(**tears**) I love them so much.

Even after the fall semester, I’m still adjusting. I miss my Allegheny folks (and the laxer schedule I had there), but I’ve gotten to know some seriously earnest and talented students at Young Harris, as well as some fun, nerdy, open-hearted colleagues. I don’t know what the next few years will look like for me, but this is a beautiful place to be, and it’s filled with good people. I’m driving distance from family and I don’t have to worry about whether or not I’ll lose my job year to year, and it frankly just FITS better, being back in the South.

I mean, I’m a lot happier when I’m not digging my car out of a snow drift every other day. Big improvement in my mood.

Also! This past October, (thank you, Julie Wernersbach for bringing me aboard!) I was on a sci-fi panel at the Texas Book Festival in Austin this year with the incredible Nicky Drayden and Christopher Brown. Please check out their work; they are brilliant sf writers. And–for being a panelist I got to see my humble short story collection sitting under the big tent among bestsellers. How cute it is there! That little stack! 😀


I stayed with my dear poet friend and Austinian (Austinite?) Leanna Petronella, whose own gorgeous book debut came out this past year. Please buy it! Read it! She’s a searingly amazing poet and her cat is the best. Five stars for her book and her cat.

ALSO! This past November, I was able to make my triumphant return to the University of Missouri to read as a Visiting Writer! Returned to Ragtag, saw good friends and mentors, ate crab and drank craft beer and had the BEST EFFIN’ time. Reminded me how far I’ve come and how lucky I am, that I didn’t do all this on my own.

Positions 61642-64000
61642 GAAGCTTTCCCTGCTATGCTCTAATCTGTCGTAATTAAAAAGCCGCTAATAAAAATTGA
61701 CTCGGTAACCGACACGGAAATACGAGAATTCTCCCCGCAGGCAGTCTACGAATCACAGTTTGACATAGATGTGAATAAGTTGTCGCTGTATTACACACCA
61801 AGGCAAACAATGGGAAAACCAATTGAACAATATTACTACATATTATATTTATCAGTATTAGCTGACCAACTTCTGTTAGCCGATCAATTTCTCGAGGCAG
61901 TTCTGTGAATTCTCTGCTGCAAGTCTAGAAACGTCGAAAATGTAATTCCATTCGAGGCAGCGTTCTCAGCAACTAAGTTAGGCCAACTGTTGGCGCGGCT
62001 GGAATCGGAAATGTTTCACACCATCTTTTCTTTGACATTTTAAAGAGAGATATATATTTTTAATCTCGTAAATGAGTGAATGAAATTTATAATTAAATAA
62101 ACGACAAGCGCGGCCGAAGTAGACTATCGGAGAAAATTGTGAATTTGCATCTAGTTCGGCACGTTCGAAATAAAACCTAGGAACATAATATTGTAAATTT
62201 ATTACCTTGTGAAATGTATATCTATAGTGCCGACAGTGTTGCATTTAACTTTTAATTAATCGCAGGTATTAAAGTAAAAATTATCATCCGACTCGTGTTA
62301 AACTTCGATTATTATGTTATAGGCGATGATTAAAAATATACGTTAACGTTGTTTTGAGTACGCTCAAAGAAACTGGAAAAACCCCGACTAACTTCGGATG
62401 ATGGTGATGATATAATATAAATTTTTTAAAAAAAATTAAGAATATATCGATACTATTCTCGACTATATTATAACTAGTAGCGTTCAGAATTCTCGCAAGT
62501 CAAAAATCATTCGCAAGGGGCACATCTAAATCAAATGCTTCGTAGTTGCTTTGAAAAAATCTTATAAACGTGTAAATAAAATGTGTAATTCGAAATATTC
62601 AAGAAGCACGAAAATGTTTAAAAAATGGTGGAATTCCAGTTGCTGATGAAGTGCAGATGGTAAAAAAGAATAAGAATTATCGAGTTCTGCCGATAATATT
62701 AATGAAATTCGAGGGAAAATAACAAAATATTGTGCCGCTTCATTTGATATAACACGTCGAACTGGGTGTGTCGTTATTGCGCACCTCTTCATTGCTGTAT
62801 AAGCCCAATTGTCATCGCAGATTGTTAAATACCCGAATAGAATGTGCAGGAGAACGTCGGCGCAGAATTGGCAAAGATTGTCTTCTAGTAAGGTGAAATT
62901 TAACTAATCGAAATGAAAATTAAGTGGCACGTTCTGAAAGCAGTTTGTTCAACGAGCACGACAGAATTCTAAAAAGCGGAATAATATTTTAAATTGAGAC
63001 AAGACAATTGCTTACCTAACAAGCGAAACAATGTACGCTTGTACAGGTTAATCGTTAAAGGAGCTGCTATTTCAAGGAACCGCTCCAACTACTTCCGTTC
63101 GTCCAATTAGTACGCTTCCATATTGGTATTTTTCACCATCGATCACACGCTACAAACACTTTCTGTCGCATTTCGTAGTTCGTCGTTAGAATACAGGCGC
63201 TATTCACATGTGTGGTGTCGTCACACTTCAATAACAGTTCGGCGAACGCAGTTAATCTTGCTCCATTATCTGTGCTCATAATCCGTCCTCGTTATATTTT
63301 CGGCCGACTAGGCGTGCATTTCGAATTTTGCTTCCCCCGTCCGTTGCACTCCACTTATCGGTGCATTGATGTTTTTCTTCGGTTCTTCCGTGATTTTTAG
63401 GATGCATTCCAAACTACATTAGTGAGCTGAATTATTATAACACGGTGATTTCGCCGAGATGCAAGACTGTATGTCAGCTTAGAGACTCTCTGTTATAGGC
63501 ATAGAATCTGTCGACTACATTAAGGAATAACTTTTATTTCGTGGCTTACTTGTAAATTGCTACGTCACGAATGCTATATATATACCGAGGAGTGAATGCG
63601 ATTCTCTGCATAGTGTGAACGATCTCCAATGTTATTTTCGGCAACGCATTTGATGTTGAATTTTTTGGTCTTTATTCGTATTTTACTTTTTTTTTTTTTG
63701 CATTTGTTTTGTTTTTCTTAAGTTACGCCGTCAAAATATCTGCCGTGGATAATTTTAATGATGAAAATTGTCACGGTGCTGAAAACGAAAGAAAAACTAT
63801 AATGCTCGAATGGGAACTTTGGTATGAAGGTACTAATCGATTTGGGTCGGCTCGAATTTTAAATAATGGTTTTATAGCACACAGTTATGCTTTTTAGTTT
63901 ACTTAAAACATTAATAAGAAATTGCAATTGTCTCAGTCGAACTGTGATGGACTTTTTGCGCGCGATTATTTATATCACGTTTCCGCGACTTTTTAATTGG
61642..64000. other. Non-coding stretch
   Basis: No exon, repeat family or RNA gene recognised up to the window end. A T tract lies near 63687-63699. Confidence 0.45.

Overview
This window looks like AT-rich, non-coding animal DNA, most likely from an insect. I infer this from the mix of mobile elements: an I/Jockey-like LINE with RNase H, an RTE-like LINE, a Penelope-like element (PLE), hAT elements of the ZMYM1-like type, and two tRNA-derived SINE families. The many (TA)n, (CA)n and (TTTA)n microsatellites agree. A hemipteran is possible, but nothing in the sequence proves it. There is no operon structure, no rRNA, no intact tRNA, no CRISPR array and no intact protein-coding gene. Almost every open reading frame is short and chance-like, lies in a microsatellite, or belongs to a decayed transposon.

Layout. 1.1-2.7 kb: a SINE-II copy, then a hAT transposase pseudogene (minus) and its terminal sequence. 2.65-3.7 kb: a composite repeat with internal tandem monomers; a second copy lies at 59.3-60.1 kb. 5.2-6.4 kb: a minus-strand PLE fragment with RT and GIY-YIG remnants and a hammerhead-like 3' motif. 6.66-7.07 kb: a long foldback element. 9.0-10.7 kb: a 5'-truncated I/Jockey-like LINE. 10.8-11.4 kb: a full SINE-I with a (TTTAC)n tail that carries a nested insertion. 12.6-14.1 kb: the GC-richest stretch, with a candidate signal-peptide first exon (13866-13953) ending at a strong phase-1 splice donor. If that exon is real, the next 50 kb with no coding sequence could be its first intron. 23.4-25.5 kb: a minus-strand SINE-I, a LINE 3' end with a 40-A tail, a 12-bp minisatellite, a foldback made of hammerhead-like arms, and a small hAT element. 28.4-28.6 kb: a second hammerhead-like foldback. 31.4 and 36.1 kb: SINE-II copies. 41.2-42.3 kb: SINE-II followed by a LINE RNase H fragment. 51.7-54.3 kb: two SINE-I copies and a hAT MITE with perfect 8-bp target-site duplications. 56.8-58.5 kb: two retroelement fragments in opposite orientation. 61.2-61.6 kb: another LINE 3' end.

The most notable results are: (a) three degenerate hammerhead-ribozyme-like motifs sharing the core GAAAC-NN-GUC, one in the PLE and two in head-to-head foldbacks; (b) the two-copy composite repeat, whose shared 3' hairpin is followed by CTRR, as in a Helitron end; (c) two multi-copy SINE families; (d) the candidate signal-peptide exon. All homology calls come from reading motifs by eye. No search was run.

Writing-wise this year, I fully dedicated myself to a novel I kept telling people I was doing “for fun,” alongside the Totally Serious Novel I felt I was supposed to be writing. My attentions are not longer split and I’m happier for it, and from the friends I dared to show drafts to (I was so scared to show this beast to anyone) I’ve received the best feedback and encouragement. So this is my project. I’m sticking to it. I don’t care if it’s fun. One time, I was in a class where a writing professor told us we were “doing it wrong” if we were enjoying ourselves while we were writing, and I think that really screwed me up. That’s actually terrible advice, kids. Don’t listen to that.

In between novel drafting, I’ve been revising some old stories and experimenting with flash fiction. Struggling to submit finished work on anything other than a completely haphazard schedule. A few successes. 🙂 In case you missed it, this year I published pieces in Liminality Magazine, JuxtaProse, Jellyfish Review, and SmokeLongQuarterly.  “Flyover,” the Smokelong piece, was just nominated for Best Small Fictions 2020. Keep your fingers crossed for me!

There’s probably more I could say, but I’ll leave off here with the highlights. The spring semester has already started like a hurricane, and I’m looking forward to AWP 2020 in San Antonio this coming March. Not on a panel or anything. Will just be there to walk around and eat Tex-Mex and see friends and spend money at the book fair. Hope I come across some of your lovely faces!


Stay strange, my friends!


books i love (#amteaching corner)

Hi friends and readers,

Lately, I’ve been thinking about how to describe the books I love. Mostly because of a recent chat I had at AWP, but also because it seems like an important thing to be able to do. The kind of books I like to read are pretty broad in terms of style and genre (and their impact on what I write is very roundabout and wonky), so it’s taken me a while to figure this out. What NEEDS to be there in order for me to really enjoy a book?